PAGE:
Jacopo’s first EDGA event was in 2018. He was proud to wear the badge of Montecchia Golf Club on his golf shirt and jersey when he started this journey. And just as the club badge was embroidered into his jersey, he in turn also became part of the fabric of the EDGA Tour and events, playing more than a dozen key tournaments in Italy, Portugal, England, Wales and Ireland. Since the start of 2023, the badge on his jersey is that of the Italian national team, since he has represented his country, of which he is very proud.
In June, 2023, Jacopo had brought the Italian weather along when we met him on a scorching day at the PING Open, staged at Thonock Park Golf Club in Gainsborough, northern England. Here, Jacopo was one of 16 EDGA players to receive complimentary sessions from PING’s custom-fitting technicians, this team being experts in matching the right golf equipment to help the golfer play their best. As a supporter of the tournament, this proved a popular opportunity from PING for all involved.
Technician Adam Wainwright was impressed with Jacopo’s consistent ball striking through the set. Jacopo and Adam kindly allowed this writer to watch them at work, and I noted the consistent repetition of Jacopo’s swing and the satisfying ‘click’ of his irons striking the ball, the clean contact as each ball flew along the range.
A session with Adam followed in the PING Putting Lab as Jacopo considered changing shaft lengths and weight in the putter. Jacopo told us: “It was fantastic to get the feedback from the experts, and it made me think a lot!”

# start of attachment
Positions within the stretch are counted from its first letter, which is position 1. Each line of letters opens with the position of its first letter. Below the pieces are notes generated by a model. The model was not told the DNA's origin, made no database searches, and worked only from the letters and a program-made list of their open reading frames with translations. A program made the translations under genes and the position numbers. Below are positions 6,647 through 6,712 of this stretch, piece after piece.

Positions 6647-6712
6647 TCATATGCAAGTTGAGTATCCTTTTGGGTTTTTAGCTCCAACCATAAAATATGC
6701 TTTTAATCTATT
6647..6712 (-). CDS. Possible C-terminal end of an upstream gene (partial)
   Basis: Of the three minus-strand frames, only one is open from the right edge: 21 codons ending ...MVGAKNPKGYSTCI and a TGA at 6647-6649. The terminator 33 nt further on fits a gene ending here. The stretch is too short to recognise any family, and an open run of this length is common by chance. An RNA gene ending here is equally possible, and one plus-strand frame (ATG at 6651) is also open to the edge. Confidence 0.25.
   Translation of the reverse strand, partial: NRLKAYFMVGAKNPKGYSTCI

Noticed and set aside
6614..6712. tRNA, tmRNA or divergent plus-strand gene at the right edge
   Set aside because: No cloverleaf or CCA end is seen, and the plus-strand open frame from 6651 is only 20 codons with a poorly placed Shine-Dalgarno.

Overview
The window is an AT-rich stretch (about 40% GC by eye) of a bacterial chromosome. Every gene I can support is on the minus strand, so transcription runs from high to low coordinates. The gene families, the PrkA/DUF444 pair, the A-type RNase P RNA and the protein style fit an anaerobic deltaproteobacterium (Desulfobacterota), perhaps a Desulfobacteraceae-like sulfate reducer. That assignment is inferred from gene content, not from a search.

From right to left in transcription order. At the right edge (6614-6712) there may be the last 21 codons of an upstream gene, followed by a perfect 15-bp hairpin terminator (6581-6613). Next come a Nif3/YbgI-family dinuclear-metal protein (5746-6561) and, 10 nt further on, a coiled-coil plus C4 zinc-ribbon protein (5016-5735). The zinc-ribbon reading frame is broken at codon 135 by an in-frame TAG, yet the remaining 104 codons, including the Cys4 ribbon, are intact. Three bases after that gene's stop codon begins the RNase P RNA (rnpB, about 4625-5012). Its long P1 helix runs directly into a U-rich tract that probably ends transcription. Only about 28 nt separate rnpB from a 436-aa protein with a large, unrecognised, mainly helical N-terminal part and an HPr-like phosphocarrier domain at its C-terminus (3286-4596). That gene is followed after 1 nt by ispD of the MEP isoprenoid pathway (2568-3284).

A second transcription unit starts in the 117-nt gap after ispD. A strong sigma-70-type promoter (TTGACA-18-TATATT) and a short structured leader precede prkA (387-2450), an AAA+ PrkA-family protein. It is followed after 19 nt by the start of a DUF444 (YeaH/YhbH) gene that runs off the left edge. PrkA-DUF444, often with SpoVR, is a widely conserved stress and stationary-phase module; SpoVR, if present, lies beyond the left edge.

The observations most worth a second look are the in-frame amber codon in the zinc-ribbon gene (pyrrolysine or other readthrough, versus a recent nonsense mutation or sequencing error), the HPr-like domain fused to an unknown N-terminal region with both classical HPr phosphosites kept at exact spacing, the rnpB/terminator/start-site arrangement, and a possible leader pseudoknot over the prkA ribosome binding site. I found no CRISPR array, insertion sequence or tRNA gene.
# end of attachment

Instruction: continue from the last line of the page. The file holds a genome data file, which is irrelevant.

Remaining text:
The United Kingdom has proved to be a happy hunting ground for Jacopo, as last year (2022) he also won the PING Open Stableford category at Gainsborough. Another notable success came as the young Italian was part of the winning four-ball team in the 2022 RSM Golf Day Pro-Am at Stratford-on-Avon Golf Club.
Jacopo described his time in Stratford as his favourite so far in an EDGA related tournament, relishing the appealing golf course environment which sits near the River Avon in the historic town made famous by William Shakespeare, the playwright also having a vested interest in Venice of course. Here, Jacopo’s Mum Denise, herself a senior player representing Italy in recent times, and Dad Nicola, both joined Jacopo in his practice round; their four-ball completed by England’s Oliver Hirst-Greenham, who would go on to win the Gross prize at the same event. England versus Italy was a highly enjoyable match for new friends Jacopo of Venice and Oliver of Morecambe.